This week we visit two executive maneuvers, one stealthier than the other. The first instance, unveiled at the county executive’s state-of-the-county message last month, is Mike Hein’s goal of reducing or eliminating the sheriff’s road patrol, a periodic target for cost-cutters in days of yore. In the second case, the same executive is apparently attempting to distance himself from the raging controversy over gun control, though the fingerprints are evident to me. The two issues are not entirely unrelated.
The road patrol, under the direction of Sheriff Paul Van Blarcum, employees about 85 officers and staff with a projected (2013) budget of about $10 million, most of it paid by the county. Corrections — the jail — adds another $22 million to the sheriff’s annual budget, which also includes $6 million in annual bond payments for the construction of the $95-million edifice.
Jail operation is almost entirely dictated by and funded by the state Department of Corrections and Community Supervision. Not so the road patrol which despite a proud tradition dating to colonial days is, as they say in Washington these days, discretionary.
The sheriff’s patrol covers remote areas of the county, and some not so rural. What has been discussed in clandestine skull-sessions in the executive department is whether other police agencies now in place can do the job as well, better or cheaper.
The model for this cost-sharing initiative was launched a few years ago when the county contracted for town highway departments to plow and maintain county roads. Towns picked up some easy cash and the county saved some. According to the county exec, the more-for-less cooperative road maintenance system has worked out splendidly. Back at the county office building, bean counters were able to lay off a bunch of county highway workers, feeding the executive’s taxpayer-first proclivity.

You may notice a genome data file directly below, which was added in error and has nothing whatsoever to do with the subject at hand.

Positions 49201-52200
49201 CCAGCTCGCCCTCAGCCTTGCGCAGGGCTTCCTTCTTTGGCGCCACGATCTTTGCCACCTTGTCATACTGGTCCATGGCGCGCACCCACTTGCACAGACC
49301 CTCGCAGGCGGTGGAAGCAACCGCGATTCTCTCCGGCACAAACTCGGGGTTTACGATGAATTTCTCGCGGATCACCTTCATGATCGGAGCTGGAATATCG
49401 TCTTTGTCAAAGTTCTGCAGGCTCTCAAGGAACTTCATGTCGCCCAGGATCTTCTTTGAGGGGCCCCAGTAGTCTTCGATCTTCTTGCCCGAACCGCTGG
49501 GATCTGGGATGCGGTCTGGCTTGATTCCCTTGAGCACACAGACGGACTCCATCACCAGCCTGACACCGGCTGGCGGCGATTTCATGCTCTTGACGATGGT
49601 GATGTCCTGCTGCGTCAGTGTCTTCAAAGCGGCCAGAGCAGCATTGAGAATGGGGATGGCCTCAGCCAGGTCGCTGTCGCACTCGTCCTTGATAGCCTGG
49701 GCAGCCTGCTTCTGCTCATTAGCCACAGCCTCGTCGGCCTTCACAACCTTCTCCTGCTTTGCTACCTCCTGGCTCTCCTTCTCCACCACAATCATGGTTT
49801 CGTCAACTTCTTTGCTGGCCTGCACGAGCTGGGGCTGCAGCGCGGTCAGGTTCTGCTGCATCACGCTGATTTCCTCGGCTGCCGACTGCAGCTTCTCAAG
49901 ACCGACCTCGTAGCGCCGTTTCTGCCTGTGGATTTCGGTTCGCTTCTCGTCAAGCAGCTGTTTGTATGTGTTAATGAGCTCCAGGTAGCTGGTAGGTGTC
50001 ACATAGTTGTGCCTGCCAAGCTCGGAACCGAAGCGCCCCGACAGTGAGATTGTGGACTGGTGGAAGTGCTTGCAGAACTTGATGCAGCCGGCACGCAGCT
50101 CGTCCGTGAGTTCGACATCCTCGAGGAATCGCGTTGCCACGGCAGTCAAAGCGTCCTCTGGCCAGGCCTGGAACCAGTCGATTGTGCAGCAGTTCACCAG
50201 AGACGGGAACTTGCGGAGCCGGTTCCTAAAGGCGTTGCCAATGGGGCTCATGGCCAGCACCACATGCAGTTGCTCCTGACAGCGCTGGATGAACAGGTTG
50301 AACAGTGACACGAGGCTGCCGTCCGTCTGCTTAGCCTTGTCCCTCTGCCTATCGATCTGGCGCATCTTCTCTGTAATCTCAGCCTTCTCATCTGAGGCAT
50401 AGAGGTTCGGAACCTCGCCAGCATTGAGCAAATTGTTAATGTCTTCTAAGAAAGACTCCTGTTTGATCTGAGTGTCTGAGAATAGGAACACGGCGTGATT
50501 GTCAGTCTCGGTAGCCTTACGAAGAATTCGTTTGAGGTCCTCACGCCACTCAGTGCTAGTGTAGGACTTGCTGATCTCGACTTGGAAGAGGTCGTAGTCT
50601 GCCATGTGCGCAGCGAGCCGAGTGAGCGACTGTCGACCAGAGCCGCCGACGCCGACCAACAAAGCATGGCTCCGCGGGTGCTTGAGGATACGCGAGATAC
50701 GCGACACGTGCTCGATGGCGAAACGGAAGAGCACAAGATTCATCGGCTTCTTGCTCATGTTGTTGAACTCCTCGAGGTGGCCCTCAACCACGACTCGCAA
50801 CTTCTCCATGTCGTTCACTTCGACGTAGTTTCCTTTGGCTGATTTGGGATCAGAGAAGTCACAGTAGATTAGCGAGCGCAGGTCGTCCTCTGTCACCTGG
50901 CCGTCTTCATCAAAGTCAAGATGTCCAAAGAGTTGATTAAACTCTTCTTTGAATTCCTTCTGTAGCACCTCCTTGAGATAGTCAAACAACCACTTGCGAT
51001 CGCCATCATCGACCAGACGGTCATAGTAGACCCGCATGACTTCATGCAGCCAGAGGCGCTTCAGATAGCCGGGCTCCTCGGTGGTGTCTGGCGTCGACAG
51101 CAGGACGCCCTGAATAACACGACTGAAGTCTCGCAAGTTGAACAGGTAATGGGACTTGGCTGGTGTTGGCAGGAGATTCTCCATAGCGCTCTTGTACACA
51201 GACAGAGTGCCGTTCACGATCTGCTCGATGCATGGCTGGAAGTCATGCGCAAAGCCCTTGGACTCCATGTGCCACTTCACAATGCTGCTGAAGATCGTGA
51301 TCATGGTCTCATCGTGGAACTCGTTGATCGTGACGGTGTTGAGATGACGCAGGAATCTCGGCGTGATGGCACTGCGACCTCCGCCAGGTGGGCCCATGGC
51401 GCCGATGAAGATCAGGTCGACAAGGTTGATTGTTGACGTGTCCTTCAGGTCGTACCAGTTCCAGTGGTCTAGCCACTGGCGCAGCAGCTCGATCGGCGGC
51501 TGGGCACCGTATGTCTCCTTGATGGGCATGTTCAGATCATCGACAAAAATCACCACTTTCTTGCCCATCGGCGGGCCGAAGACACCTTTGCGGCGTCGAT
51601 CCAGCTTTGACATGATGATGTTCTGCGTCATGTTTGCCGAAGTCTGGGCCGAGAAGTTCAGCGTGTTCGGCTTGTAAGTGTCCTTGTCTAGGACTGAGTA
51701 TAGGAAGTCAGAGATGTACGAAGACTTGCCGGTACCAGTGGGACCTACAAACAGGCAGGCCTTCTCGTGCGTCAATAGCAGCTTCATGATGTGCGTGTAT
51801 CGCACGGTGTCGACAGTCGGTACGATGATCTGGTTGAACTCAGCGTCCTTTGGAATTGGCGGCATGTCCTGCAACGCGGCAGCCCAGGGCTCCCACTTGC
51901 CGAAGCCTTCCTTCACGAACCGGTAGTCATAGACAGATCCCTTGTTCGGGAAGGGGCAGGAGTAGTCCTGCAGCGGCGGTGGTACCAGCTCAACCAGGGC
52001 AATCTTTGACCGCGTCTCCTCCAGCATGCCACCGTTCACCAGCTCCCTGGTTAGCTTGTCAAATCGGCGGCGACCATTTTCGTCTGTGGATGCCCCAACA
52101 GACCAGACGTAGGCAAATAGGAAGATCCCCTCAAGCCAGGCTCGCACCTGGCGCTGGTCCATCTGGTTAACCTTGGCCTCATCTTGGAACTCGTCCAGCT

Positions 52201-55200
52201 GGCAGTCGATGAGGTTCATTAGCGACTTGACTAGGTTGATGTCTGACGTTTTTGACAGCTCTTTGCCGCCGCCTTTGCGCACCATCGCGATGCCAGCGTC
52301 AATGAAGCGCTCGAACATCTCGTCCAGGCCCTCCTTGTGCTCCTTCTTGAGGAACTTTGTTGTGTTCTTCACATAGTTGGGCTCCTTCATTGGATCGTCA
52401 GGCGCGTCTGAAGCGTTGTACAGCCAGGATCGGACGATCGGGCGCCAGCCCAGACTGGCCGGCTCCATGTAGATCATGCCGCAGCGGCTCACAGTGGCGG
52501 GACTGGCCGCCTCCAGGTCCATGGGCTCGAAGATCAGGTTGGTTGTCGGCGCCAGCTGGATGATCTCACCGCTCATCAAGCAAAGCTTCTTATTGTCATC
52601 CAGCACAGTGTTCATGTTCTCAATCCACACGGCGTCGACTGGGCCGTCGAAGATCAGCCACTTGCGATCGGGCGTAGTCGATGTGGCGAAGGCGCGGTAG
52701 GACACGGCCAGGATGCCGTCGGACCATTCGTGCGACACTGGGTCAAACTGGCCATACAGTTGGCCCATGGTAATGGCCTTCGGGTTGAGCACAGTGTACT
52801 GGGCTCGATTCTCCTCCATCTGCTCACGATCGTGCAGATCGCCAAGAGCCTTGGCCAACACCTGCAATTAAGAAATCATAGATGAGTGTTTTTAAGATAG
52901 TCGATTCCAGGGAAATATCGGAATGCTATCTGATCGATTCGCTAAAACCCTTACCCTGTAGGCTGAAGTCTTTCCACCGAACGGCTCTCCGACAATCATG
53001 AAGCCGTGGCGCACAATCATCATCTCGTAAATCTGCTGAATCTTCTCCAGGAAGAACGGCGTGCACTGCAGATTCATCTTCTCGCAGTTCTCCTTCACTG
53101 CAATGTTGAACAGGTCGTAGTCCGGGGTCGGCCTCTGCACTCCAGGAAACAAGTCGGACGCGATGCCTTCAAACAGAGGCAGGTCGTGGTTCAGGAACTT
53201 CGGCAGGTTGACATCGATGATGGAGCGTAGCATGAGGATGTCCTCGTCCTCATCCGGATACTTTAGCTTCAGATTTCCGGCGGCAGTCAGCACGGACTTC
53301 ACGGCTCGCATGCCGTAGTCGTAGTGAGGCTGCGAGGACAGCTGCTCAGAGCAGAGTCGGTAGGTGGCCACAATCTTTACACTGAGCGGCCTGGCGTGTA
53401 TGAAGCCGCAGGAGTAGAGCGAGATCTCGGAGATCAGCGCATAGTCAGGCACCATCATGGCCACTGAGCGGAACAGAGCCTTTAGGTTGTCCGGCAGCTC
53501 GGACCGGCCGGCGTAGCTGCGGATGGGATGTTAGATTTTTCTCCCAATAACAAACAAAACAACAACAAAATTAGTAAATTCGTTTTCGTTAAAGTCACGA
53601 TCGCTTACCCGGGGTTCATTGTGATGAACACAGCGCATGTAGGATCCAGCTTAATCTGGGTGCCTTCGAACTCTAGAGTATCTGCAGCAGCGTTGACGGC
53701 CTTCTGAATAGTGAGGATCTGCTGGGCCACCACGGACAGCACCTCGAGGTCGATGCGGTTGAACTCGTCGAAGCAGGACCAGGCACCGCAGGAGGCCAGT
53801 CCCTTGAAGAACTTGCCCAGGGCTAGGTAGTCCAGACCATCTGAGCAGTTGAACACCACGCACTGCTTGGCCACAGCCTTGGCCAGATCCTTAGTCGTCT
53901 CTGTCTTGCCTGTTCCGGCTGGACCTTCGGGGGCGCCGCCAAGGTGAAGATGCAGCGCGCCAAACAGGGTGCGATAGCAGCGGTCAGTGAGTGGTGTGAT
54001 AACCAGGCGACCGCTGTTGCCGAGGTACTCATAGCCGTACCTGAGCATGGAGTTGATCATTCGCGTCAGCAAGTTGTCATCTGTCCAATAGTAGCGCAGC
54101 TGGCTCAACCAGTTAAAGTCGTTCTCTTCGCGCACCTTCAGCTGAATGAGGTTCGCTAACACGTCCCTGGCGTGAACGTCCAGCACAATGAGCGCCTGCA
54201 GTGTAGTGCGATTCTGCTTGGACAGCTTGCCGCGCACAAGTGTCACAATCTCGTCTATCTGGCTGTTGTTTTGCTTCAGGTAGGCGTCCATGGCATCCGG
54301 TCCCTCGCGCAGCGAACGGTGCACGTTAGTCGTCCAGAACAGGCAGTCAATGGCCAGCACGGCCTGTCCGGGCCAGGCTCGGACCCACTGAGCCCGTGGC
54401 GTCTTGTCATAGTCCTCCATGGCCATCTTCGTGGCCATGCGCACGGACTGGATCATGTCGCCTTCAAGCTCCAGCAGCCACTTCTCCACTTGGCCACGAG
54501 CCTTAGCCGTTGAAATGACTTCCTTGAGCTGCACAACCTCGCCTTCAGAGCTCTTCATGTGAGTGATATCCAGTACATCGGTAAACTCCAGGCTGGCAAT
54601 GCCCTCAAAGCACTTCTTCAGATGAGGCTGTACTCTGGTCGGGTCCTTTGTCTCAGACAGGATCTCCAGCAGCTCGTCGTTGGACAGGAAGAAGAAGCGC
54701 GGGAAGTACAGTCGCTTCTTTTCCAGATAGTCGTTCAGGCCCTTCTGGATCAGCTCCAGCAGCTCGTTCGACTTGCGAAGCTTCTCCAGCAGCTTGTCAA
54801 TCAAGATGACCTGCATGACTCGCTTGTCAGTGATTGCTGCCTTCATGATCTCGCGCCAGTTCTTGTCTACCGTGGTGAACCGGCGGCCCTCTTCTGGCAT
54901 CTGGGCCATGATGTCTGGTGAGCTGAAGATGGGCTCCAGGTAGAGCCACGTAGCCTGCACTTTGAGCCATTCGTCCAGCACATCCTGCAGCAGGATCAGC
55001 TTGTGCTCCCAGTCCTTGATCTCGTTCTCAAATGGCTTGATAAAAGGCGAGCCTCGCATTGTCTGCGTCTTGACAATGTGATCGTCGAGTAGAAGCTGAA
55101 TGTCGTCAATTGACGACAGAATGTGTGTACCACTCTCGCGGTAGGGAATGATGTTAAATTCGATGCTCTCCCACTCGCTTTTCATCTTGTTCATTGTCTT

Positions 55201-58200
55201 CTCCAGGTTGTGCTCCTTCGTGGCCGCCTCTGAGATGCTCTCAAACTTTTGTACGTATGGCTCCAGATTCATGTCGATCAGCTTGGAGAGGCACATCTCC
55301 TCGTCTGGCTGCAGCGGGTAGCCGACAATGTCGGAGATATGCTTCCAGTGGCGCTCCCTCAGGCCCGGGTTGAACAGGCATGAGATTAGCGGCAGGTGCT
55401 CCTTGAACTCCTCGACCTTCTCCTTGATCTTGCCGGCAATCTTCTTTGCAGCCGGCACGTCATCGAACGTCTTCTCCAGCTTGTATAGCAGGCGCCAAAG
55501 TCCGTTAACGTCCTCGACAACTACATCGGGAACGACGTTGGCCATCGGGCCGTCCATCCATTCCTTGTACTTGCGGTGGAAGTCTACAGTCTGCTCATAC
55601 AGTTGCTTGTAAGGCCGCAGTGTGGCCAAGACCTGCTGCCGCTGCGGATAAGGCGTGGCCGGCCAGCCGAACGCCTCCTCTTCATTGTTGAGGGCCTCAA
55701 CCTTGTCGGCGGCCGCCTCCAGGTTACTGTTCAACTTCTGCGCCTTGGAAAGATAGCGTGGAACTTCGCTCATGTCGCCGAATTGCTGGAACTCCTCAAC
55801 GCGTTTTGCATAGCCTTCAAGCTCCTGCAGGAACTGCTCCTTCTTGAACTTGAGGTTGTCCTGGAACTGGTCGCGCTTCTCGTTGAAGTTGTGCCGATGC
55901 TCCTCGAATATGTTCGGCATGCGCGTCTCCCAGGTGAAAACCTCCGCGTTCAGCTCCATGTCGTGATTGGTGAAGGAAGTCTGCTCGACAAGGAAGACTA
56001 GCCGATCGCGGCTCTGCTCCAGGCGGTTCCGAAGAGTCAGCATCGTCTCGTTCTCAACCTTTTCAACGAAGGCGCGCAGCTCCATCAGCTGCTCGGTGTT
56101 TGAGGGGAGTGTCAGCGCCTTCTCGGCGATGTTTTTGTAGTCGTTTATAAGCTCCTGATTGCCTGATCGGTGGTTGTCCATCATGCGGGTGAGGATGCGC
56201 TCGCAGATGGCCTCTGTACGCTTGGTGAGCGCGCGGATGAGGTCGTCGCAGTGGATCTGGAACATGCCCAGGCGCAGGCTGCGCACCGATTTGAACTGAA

The plan for cop conversion would be similar. Other police agencies would be asked to expand their patrol areas in exchange for county cash. I’m convinced that somewhere on a secret spreadsheet the cost to run a patrol car down a mile of (freshly paved) road has been carefully calculated.
A tried, true and almost predicable formula is being employed here. Hein has called on the county legislature to make a policy decision on the future of the road patrol. His office would be most willing to assist. It has the spreadsheets.
But Hein knows from experience — sale of the infirmary, solid-waste-flow control, privatizing mental health, etc. — that the contentious, divided and often lazy legislature is the last place from whence policy decisions on anything are likely to emerge. Ergo, the executive, most likely in the 2014 budget, will sally forth to save the day with a detailed plan.
Sheriff Van Blarcum, like any cop, would prefer to keep as many sworn officers as possible, maybe even add some. As a constitutional officer, independently elected, he broaches no meddling in the operation of his department.
“Don’t you guys report to [Deputy Executive] Bob Sudlow?” I asked the sheriff.
“We do not report to anyone in the executive department,” the sheriff replied, biting off every word. “Bob Sudlow is our liaison. We are independent of the executive in every respect except our budget.”